Great Stuff Found on the Web — What Happens When the Lutheran Confessions are Treated as a Museum Piece?

Another great post found on Cyberbrethren:

 


 

From Pastor Weedon:

“I would argue that when the documents comprising the Lutheran Confessions, the Christian Book of Concord, are no longer permitted to critique and challenge current teaching or practice; when instead our Church’s Confession is relegated to the museum as an interesting artifact of what was once the case, then we have lost the right to the name “Lutheran.” Whenever the Symbols are dismissed with “well, they can’t mean THAT because we DO that and we’re Lutherans after all,” their corrective voice has been silenced and stilled. Well, not really. Rather ignored and shouted down. The voice of our fathers still rings out and it still challenges what we believe, teach, confess and practice. So are you and your congregation and your Synod ready to hear the living critique which the Symbols would offer? Then there might be hope for the Churches of the Augsburg Confession yet. If not, then shut out the lights, folks, and move on. Or, at least be honest and change the name on the door…”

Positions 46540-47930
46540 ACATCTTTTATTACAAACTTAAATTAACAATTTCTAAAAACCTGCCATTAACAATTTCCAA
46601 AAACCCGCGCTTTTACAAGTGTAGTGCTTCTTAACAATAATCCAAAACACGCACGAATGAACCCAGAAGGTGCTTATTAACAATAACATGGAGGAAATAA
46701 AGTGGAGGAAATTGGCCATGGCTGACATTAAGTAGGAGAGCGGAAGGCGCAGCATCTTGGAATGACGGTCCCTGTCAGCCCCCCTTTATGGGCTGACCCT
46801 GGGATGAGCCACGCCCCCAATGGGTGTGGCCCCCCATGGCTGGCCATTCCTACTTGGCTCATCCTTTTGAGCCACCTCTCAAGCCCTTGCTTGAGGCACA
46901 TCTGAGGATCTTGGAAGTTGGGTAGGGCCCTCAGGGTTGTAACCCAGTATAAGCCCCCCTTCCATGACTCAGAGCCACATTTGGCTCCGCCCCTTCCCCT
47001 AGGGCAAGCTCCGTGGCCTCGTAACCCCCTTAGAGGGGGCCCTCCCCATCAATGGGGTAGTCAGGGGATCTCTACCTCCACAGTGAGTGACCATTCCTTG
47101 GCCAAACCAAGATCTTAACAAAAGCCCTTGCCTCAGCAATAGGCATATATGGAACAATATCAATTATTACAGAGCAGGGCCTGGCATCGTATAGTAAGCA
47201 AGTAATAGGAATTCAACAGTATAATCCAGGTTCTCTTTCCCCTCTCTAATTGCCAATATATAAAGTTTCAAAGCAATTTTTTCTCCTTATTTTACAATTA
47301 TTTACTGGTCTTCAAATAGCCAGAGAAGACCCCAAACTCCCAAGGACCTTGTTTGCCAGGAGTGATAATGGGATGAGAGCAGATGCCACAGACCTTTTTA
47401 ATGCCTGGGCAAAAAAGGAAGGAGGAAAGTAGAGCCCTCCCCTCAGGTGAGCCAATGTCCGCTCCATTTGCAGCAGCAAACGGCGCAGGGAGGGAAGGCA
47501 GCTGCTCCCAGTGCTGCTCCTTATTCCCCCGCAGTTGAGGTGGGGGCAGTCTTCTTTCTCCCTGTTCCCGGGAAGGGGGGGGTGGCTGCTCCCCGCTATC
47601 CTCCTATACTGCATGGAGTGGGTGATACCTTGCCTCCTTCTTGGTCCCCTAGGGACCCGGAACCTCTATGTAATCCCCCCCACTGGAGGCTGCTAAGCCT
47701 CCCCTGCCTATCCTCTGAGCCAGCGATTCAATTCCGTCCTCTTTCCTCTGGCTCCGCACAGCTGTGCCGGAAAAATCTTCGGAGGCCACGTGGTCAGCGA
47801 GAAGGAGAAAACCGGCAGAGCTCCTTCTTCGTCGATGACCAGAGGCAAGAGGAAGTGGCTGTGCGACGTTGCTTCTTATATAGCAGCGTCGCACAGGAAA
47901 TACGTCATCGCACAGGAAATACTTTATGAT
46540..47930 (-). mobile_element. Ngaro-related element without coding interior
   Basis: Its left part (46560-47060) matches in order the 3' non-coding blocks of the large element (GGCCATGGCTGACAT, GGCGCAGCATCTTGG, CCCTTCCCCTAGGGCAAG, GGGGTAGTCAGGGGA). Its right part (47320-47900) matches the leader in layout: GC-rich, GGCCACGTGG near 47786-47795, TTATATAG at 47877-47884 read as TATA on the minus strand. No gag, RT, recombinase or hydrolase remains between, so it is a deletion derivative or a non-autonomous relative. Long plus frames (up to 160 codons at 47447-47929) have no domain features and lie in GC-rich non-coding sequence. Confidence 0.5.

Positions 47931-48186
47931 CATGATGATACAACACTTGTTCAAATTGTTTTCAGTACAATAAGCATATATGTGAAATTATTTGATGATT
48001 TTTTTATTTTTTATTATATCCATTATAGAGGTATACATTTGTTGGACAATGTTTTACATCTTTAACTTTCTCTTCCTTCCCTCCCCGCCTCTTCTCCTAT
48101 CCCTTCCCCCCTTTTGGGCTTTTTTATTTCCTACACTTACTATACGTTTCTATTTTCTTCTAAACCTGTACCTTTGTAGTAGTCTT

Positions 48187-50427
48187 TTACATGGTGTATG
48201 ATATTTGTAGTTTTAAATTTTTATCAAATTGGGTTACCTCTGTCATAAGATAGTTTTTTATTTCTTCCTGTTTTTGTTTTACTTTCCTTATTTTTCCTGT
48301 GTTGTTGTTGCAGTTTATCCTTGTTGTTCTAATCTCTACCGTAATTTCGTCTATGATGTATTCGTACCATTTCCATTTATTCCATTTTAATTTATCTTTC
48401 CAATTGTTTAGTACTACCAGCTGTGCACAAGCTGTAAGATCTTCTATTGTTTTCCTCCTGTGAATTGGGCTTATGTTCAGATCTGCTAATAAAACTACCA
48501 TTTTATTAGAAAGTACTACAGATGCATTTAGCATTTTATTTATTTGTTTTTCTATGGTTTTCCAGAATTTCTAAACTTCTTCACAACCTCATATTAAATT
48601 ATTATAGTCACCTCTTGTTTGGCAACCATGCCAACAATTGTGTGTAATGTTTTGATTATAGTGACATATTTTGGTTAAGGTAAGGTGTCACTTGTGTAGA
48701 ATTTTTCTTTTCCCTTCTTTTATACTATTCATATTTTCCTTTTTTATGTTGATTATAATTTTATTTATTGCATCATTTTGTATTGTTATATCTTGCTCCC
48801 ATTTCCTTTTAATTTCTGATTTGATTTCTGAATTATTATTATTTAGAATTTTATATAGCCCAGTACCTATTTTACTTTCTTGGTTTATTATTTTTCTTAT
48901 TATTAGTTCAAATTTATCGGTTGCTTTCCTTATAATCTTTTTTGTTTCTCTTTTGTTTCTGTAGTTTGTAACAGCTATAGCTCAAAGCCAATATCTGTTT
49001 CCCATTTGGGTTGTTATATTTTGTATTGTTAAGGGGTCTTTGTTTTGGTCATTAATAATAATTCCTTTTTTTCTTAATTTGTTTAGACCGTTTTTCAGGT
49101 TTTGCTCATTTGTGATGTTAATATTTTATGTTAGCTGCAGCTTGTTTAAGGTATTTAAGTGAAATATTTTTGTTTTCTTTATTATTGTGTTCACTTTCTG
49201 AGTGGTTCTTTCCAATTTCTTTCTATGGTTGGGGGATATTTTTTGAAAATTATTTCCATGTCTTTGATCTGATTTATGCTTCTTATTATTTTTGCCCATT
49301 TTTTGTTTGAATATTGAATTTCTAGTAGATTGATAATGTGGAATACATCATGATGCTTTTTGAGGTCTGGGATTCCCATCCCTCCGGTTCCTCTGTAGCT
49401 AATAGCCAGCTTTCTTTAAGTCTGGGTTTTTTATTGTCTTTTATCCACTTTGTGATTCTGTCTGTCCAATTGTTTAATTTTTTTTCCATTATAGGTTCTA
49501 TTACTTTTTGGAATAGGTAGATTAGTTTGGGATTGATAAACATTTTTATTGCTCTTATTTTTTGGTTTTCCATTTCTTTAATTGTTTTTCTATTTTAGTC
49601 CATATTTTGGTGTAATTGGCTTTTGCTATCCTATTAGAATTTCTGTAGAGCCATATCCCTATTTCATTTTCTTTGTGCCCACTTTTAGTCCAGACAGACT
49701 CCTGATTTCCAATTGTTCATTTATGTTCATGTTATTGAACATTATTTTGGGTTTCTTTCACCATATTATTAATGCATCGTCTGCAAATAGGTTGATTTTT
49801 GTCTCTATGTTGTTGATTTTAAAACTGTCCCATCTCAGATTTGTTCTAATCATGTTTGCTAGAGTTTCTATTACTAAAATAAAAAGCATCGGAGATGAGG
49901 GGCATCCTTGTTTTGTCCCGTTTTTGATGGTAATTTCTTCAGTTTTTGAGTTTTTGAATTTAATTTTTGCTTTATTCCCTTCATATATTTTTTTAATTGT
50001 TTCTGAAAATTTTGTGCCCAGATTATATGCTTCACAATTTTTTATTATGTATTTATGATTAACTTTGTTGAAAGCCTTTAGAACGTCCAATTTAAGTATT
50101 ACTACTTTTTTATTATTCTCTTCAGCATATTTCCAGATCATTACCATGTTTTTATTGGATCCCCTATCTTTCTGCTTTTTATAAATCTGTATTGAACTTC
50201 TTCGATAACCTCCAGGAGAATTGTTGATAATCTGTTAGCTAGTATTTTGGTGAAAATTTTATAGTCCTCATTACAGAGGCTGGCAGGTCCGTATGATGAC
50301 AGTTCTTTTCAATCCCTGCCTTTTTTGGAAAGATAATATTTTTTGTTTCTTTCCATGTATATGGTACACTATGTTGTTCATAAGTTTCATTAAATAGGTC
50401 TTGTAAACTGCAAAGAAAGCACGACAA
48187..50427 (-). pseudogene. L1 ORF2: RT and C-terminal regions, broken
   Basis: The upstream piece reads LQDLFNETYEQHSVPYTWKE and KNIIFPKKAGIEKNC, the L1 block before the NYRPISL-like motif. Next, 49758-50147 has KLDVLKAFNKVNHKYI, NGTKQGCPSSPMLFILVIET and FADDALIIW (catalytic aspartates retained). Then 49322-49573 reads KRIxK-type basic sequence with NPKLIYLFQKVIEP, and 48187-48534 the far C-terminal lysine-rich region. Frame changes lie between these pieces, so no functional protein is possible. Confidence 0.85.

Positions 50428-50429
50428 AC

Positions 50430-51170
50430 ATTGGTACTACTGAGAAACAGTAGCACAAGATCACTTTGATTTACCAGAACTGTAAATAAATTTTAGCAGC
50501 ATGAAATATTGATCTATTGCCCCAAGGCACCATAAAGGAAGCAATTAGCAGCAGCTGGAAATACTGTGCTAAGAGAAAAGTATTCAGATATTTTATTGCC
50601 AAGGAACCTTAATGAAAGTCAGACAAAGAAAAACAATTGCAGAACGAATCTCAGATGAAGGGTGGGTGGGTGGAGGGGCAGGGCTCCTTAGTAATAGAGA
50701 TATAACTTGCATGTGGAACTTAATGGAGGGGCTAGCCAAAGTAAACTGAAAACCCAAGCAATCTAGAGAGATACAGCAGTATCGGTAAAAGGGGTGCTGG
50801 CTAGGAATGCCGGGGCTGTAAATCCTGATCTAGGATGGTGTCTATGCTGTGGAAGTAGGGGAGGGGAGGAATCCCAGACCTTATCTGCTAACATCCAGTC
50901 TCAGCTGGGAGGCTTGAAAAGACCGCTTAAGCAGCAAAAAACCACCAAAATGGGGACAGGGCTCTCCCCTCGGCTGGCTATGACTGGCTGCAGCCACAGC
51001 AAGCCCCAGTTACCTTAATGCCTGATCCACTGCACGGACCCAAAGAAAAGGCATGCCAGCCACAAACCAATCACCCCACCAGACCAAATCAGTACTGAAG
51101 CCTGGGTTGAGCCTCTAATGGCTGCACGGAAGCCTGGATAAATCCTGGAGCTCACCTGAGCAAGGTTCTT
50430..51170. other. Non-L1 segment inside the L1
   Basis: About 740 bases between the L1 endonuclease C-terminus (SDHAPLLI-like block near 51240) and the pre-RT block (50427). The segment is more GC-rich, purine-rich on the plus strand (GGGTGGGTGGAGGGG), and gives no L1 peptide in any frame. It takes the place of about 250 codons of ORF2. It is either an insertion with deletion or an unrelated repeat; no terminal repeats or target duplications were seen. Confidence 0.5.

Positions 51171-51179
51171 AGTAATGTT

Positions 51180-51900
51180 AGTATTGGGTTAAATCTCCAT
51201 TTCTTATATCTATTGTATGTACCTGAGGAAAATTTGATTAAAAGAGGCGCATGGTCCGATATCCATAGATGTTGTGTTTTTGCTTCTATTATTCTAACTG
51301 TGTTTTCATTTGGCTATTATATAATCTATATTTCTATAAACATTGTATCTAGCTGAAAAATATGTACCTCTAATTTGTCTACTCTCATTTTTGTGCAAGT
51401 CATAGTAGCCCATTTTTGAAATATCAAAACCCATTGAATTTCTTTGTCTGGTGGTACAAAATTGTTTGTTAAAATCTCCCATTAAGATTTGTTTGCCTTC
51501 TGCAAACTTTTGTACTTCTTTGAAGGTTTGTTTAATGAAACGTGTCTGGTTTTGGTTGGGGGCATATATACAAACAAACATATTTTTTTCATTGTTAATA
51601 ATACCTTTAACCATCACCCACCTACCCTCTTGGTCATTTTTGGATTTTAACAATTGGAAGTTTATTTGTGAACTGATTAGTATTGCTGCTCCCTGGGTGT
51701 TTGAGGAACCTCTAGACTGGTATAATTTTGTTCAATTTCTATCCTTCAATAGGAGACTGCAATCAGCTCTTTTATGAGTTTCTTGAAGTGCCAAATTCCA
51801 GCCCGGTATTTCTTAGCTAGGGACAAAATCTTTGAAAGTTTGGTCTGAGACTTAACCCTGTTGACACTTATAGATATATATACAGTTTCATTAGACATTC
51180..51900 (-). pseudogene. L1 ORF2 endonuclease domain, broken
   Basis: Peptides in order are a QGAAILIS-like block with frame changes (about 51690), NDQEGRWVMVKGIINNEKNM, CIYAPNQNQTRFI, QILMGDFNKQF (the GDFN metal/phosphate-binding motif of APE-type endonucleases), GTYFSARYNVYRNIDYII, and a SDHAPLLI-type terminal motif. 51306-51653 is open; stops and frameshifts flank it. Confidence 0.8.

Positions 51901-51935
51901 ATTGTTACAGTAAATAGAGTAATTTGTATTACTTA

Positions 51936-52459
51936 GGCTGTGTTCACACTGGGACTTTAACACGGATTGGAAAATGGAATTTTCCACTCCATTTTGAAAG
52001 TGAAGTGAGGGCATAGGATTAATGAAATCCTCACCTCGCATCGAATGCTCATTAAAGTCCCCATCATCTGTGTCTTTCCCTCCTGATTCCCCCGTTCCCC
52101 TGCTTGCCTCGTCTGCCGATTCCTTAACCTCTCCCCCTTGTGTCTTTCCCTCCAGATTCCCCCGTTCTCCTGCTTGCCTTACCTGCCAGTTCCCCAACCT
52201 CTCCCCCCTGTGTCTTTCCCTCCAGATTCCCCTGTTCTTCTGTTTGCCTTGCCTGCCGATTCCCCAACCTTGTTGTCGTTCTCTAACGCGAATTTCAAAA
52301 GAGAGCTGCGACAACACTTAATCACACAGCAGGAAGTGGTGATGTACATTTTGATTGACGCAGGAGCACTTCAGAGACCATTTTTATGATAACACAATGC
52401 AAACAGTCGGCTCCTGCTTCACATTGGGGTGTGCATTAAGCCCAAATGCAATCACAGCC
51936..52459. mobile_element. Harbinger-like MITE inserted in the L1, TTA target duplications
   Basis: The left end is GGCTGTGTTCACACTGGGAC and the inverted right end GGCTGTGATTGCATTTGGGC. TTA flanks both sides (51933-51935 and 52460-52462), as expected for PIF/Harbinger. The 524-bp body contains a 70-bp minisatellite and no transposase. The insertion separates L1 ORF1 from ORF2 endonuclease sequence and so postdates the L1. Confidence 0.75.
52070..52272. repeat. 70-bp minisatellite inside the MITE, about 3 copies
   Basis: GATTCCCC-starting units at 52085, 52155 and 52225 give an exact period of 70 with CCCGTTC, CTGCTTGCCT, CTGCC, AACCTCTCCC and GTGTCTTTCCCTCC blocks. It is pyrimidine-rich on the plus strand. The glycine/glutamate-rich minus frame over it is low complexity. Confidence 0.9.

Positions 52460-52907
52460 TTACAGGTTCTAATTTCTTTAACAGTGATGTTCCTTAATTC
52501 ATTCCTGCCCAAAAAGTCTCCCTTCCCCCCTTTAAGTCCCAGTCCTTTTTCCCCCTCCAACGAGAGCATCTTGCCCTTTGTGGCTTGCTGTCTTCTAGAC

About Norm Fisher

Norm was raised in the UCC in Connecticut, and like many fell away from the church after high school. With this background he saw it primarily as a service organization. On the miracle of his first child he came back to the church. On moving to Texas a few years later he found a home in Lutheranism when he was invited to a confessional church a half-hour away by our new neighbors.

He is one of those people who found a like mind in computers while in Middle School and has been programming ever since. He's responsible for many websites, including the Book of Concord, LCMSsermons.com, and several other sites.

He has served the church in various positions, including financial secretary, sunday school teacher, elder, PTF board member, and choir member.

More of his work can be found at KNFA.net.

Comments

Great Stuff Found on the Web — What Happens When the Lutheran Confessions are Treated as a Museum Piece? — 19 Comments

  1. The problem, of course, is not the name, which plenty are quite willing (even eager) to dispose of. They are not willing to give up the organization that currently bears the name. It really is all about structure and governance. Unfortunately there might even be a majority that would be perfectly happy to ditch the name, the Confessions and any historical reference that dates back more than 50 years as long as they get to keep the Missouri corporation. They will not give that up.

  2. Pastor Weedon,